Dennis Ignatius: Big brother in Beijing

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Where’s the ‘maruah’ in being so submissive to a foreign power?


I just couldn’t believe I was reading it right: Foreign Minister Hishammuddin Hussein calling China “big brother” in a televised press conference. Never in all my 36 years in the foreign ministry have I seen a Malaysian foreign minister grovelling before a foreign power this way.

In the face of criticism over his remarks, Hishammuddin could only quibble with words, claiming that he was not referring to relations between the two countries but merely showing respect to his counterpart, a senior Chinese statesman. It is a facile argument though.

In the first place, it is quite clear from the video of the joint press conference that he was talking about Malaysia-China relations, not his personal relationship with State Councillor and Foreign Minister Wang Yi. In any case, he ought to know that when the foreign minister sits down to talk with his counterpart in another country, he speaks on behalf of his nation, never in a personal capacity. And he always sits as an equal, as the official representative of a sovereign nation dealing with another sovereign representative. That is a bedrock principle in diplomacy.

Hishammuddin also couldn’t have been unaware of the meaning of “big brother” in the general sense of the term. The Cambridge dictionary defines it as “a way of referring to a government, ruler, or person in authority that has complete power and tries to control people’s behaviour and thoughts and limit their freedom.”

To refer either to China or to the Chinese foreign minister as “big brother” is, therefore, highly inappropriate. It is an admission of vassalage. It was so unprofessional and incongruous that even the Chinese foreign minister appeared embarrassed by it. He was, however, astute enough to quickly emphasize that both countries were on equal footing as “brothers.”

Although China has increasingly behaved like a regional hegemon, the last thing it wants to be accused of is acting like a “big brother” to its smaller and less powerful neighbours. Hishammuddin seemed blissfully unaware of the nuances and implications of his words.

By contrast, the statements by the Indonesian and Singaporean foreign ministers following their respective meetings with the PRC foreign minister were professional, business-like and focused on their respective national priorities. There was none of the mushy fawning that was evident in Hishammuddin’s remarks; they have too much national self-respect and pride for that.

The context of Hishammuddin’s meeting – at a time when the rivalry between China and the US is intensifying – is also important. Both big powers are exerting immense pressure on ASEAN countries to take sides. Given the enormous strategic and economic interests that ASEAN enjoys with both countries, ASEAN (at least those that still remain outside the PRC orbit) has understandably avoided taking sides, calling for cooperation instead of competition. This has also been a pillar of Malaysia’s foreign policy going back to the days of Tun Razak.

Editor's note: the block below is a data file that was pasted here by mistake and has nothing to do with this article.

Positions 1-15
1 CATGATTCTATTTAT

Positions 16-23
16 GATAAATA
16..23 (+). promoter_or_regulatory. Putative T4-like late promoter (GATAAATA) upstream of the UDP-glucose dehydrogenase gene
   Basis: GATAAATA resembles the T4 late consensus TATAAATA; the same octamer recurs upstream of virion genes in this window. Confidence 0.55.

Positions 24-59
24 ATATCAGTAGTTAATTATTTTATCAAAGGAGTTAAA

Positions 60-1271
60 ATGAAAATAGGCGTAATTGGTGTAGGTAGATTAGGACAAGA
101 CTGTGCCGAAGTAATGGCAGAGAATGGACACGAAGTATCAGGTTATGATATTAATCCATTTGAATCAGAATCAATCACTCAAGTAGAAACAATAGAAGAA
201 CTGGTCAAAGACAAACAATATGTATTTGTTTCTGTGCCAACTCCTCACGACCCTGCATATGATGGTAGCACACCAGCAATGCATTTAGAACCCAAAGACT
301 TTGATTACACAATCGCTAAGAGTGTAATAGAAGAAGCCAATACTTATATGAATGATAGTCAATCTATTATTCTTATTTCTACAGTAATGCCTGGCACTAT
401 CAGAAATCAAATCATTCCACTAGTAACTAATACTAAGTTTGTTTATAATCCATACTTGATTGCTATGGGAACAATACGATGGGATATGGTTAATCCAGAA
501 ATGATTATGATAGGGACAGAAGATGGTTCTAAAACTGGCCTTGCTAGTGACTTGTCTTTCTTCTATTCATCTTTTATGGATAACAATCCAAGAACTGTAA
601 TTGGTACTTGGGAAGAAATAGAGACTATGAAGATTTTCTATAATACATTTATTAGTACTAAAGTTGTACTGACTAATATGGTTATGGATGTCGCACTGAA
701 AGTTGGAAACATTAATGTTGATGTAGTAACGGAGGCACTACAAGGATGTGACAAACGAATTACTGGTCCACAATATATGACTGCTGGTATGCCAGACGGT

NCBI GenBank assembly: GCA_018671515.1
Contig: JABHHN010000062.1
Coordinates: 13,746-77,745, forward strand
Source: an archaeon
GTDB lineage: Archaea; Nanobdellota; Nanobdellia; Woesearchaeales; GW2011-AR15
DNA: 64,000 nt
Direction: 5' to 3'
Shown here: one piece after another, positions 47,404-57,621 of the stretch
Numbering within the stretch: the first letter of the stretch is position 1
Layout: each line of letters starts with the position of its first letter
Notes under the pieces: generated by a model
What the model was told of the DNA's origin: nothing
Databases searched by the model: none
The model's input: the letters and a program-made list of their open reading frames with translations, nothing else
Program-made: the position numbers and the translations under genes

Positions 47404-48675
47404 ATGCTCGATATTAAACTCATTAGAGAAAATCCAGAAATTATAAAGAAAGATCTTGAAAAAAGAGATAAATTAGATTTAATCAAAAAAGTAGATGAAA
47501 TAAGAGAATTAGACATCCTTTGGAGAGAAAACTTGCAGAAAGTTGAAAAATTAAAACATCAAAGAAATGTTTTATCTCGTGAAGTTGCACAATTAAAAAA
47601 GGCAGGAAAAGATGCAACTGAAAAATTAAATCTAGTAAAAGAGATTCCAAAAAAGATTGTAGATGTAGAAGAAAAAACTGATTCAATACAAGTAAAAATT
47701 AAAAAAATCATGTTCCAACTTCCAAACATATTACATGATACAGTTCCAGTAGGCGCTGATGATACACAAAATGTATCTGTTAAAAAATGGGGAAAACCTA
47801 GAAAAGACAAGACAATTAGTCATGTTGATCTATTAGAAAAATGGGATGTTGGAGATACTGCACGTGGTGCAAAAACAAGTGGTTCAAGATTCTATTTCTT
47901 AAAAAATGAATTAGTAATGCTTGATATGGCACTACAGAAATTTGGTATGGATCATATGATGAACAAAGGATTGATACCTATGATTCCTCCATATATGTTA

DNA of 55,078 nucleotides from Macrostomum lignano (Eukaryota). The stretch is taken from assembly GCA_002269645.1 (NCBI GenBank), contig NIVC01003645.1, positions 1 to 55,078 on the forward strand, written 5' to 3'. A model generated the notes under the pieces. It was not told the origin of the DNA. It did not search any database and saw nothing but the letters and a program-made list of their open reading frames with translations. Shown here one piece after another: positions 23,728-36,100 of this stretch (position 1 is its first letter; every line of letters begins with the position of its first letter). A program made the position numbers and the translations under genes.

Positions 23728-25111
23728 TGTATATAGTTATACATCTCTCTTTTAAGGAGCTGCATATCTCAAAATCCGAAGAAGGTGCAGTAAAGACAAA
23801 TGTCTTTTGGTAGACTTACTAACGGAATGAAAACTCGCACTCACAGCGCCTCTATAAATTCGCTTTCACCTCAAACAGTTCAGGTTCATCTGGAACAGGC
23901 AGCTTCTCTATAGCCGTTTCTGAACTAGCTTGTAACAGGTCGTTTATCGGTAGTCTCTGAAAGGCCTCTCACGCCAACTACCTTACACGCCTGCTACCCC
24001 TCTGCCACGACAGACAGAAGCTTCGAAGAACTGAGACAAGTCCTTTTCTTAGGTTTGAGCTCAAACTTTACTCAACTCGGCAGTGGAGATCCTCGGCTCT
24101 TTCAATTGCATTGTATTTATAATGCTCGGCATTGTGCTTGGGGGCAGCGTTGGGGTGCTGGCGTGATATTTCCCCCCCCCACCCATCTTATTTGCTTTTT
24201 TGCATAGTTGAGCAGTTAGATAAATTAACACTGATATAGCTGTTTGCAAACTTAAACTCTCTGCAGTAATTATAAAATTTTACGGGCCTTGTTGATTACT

By declaring China the “big brother,” Hishammuddin, intentionally or otherwise, appeared to signal that Malaysia is now leaning towards China. While Beijing will no doubt be quietly ecstatic, Washington will be miffed; there will be consequences. Though he has since insisted that Malaysia remains “independent, principled and pragmatic,” Hishammuddin’s intemperate remarks have undermined confidence in the direction of Malaysia’s foreign policy.

Faced with growing international isolation over the 1MDB affair, Najib Tun Razak hinted, during his November 2016 visit to China, that some sort of agreement under which China would protect and defend Malaysia’s sovereignty was under consideration. It alarmed our neighbours, raised concerns in Washington and other capitals, and threatened to undermine our sacrosanct policy of remaining non-aligned. Upon coming to office, prime minister Mahathir Mohammad quickly reaffirmed our traditional policy of equidistance between the big powers. Under yet another unpopular government, are we now drifting back into an informal alliance with China?

Hishammuddin’s behaviour, however, shouldn’t come as too much of a surprise. When he was defence minister, he went out of his way to appease China, continuously downplaying the dozens of Chinese incursions into our waters. When the then chief minister of Sarawak complained that Malaysian fishermen were being driven out of their traditional fishing grounds by Chinese naval vessels, Hishammuddin blithely offered to arrange for the chief minister to have tea with the Chinese ambassador.

Of course, no one wants to see hostile relations with China but, surely, burying our heads in the sand in the face of aggressive moves by China to challenge our territorial integrity requires more of a response than an invitation to tea. What agenda is the minister pursuing vis-à-vis China?

Kudos to Anwar Ibrahim, the leader of the opposition, for rightly taking Hishammuddin to task over his “tasteless” statement. “This is not the language or style that should be used in global diplomacy and international relations,” he said, adding that “it makes it look as if Malaysia is a foreign puppet.” Former foreign minister Anifah Aman too criticised what he called Hishammuddin’s “faux pas.”

But where are all the leaders who not so long ago worked themselves into a frenzy over the loss of their dignity? Where’s the ‘maruah’ in being so submissive to a foreign power?